Roger Curtis Leaving Michigan Speedway Audience Metric For “TNF” Games In The Works Tirico, Jones Added To Notre Dame Broadcasts Tickets Nearly Sold Out For '17 PGA Championship AXS Sports Facilities & Franchises and Ticketing Symposium Sam Ponder Returns As Endorser For Xyience Astros' Correa Signs Deal With Blast Motion Foot Locker's Manhattan Store Reopens U.S. Open Rolls Out Roof, New Grandstand NFL Undecided On Sensors In Balls For Season
SBD/January 15, 2013/Leagues and Governing BodiesPrint All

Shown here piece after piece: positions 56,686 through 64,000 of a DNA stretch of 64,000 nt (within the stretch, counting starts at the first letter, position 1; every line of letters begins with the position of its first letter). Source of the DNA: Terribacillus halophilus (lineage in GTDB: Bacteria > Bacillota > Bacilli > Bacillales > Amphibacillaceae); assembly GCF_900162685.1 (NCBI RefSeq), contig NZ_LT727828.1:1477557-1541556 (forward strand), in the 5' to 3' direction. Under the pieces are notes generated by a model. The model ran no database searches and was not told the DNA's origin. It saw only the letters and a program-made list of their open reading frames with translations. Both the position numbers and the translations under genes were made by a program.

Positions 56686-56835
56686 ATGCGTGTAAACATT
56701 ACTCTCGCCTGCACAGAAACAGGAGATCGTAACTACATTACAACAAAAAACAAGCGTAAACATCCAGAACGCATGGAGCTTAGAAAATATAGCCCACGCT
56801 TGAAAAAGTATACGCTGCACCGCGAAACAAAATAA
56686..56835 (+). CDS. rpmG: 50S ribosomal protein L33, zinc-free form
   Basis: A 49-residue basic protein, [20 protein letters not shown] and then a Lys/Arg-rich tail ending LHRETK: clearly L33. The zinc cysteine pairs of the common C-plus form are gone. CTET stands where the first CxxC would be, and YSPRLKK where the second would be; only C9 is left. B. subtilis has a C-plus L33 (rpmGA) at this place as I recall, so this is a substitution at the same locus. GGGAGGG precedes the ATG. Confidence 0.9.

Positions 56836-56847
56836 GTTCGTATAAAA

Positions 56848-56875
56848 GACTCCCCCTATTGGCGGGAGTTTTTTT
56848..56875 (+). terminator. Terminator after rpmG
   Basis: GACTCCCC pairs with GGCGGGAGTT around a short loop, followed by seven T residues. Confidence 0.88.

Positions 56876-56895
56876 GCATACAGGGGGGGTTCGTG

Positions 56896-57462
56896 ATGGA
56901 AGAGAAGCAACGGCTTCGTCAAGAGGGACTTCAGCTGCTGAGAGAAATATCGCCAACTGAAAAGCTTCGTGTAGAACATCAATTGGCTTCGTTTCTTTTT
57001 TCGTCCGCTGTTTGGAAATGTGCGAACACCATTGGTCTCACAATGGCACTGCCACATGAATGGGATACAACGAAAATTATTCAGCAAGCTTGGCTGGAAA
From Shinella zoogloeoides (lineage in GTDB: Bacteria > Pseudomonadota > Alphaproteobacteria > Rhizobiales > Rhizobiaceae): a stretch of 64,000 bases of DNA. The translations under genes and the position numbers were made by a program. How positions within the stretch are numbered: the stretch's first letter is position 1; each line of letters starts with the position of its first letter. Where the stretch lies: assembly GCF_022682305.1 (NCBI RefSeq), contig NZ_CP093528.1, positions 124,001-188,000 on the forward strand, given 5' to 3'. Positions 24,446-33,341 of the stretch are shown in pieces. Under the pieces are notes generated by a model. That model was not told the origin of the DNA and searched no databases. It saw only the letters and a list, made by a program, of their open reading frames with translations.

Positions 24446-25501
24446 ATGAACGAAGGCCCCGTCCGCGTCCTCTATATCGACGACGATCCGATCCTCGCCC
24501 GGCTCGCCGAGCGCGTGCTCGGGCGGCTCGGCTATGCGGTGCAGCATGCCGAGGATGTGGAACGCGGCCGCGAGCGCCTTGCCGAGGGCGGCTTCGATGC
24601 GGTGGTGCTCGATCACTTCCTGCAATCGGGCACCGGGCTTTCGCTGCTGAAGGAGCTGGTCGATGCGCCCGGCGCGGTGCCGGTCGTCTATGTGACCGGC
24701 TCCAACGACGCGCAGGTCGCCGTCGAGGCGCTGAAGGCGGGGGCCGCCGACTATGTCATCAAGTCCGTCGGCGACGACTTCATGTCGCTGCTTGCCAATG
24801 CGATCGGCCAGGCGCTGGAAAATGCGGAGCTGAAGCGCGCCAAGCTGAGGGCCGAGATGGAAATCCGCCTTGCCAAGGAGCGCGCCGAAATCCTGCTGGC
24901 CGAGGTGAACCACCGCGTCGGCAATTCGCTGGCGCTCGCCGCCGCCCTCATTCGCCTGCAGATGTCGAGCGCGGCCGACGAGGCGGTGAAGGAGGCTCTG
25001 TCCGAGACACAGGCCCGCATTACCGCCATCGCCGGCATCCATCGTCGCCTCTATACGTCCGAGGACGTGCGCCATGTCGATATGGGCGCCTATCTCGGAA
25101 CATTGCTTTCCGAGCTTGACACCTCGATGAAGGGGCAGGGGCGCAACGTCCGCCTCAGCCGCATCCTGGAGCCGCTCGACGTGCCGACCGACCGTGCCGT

ATP World Tour Exec Chair & President Brad Drewett yesterday shockingly announced that he would soon resign because he has been diagnosed with Motor Neuron Disease (also known as ALS or Lou Gehrig's Disease). Drewett, who has been in his role for just over a year, but with the ATP for 35 years in some form as a player or administrator, made the sad announcement during the start of the Australian Open. Drewett has worked tirelessly during the last year seeking dramatic changes in prize money from the Grand Slams, which he won from the Australian Open. During that time he spoke with an unusually soft voice, which he said was due to problems with his vocal cords. It is unclear if the voice issue is related to ALS. "It has been a privilege to serve as Executive Chairman and President of the ATP, an organization that I've been a part of for more than 35 years since I became a professional tennis player," said Drewett. "I hold the ATP very close to my heart, and it's with sadness that I make the decision to enter this transition period due to my ill-health." He will continue in his current role on an interim basis as the ATP BOD begins the search process for his successor in the near future. Drewett was recently named one of SportsBusiness Journal’s "50 Most Influential People In Sports Business" for the work he had done on the Grand Slam prize money issue. WTA Chair & CEO Stacey Allaster said in a statement, “The thoughts and prayers of the WTA family are with Brad, his family and the entire ATP community at this very difficult time” (Daniel Kaplan, SportsBusiness Journal).